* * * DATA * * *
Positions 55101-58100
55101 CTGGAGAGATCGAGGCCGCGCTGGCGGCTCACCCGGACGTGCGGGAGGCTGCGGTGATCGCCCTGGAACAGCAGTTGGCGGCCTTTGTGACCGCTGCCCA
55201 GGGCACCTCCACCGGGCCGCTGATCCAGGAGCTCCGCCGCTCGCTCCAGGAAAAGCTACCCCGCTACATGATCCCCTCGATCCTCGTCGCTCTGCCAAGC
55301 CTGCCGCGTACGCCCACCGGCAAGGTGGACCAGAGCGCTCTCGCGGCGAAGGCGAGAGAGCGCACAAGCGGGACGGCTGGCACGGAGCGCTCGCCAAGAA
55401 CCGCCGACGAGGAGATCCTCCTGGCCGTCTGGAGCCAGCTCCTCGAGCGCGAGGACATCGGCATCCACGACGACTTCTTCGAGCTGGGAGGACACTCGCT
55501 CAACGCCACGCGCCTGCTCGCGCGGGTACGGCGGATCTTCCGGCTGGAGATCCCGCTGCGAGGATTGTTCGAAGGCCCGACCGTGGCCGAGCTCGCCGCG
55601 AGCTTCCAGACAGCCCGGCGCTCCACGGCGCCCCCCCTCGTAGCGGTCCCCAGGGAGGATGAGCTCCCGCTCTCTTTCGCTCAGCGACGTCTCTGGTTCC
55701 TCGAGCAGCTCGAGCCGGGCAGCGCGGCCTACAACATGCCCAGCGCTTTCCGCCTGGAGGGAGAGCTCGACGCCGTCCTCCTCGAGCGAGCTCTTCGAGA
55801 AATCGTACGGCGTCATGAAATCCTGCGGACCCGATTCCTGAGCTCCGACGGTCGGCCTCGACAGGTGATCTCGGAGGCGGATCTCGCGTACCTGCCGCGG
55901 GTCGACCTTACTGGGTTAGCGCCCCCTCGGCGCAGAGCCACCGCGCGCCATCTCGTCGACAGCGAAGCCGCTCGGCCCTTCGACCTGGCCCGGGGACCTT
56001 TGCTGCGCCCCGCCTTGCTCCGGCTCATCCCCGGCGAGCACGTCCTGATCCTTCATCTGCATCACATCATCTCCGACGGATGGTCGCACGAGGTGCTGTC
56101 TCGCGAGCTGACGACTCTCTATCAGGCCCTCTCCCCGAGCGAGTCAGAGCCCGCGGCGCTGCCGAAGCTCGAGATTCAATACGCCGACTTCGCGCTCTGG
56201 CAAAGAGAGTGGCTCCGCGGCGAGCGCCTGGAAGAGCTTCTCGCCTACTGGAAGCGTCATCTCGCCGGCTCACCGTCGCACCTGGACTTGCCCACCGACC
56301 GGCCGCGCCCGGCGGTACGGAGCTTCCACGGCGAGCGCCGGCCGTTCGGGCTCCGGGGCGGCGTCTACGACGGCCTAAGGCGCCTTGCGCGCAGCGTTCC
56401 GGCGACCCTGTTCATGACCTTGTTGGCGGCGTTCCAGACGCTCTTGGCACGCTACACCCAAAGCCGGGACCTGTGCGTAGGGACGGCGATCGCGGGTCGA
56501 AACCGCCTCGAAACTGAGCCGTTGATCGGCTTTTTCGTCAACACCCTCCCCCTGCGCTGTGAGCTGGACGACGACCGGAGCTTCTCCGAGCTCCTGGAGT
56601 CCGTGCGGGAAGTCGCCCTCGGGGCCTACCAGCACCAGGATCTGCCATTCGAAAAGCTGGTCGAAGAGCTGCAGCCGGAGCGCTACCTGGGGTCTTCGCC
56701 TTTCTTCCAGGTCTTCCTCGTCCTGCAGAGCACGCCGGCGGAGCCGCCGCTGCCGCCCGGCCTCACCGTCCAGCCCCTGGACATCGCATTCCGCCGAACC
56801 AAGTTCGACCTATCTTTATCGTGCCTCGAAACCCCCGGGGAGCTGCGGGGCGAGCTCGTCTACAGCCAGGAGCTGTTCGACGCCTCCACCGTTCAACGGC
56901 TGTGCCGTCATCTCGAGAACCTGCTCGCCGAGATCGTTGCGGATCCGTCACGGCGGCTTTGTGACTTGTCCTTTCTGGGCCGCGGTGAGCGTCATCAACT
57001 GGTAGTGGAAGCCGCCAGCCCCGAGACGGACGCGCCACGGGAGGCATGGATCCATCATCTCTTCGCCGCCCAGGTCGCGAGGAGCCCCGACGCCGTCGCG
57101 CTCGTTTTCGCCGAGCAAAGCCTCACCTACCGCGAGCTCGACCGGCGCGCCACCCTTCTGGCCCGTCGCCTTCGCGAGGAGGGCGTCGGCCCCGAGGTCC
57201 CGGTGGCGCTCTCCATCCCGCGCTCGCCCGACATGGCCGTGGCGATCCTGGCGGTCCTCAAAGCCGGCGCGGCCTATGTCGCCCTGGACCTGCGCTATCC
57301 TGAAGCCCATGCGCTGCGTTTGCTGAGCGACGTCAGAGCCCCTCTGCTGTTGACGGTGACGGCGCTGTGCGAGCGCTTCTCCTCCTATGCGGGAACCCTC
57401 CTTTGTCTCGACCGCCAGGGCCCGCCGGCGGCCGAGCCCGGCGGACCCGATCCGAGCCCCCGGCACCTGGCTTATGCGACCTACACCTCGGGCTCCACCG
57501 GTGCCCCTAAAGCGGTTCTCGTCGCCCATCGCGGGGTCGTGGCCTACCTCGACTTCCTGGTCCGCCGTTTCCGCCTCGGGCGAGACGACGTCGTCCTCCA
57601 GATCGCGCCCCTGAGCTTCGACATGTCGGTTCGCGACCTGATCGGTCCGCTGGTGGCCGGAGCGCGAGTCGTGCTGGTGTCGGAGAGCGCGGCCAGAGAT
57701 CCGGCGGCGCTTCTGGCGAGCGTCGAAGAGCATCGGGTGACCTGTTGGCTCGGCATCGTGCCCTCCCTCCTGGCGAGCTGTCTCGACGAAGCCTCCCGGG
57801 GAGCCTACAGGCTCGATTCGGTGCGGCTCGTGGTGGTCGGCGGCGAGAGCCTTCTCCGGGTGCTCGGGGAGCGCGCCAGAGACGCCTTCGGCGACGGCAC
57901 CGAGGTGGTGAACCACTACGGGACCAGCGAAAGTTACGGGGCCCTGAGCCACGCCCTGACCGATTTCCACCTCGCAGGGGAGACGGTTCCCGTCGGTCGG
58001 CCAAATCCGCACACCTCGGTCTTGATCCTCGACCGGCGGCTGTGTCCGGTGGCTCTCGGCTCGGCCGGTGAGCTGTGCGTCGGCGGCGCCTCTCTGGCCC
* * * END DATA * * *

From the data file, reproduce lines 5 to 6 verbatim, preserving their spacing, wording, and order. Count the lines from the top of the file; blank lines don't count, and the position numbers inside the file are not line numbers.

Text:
55401 CCGCCGACGAGGAGATCCTCCTGGCCGTCTGGAGCCAGCTCCTCGAGCGCGAGGACATCGGCATCCACGACGACTTCTTCGAGCTGGGAGGACACTCGCT
55501 CAACGCCACGCGCCTGCTCGCGCGGGTACGGCGGATCTTCCGGCTGGAGATCCCGCTGCGAGGATTGTTCGAAGGCCCGACCGTGGCCGAGCTCGCCGCG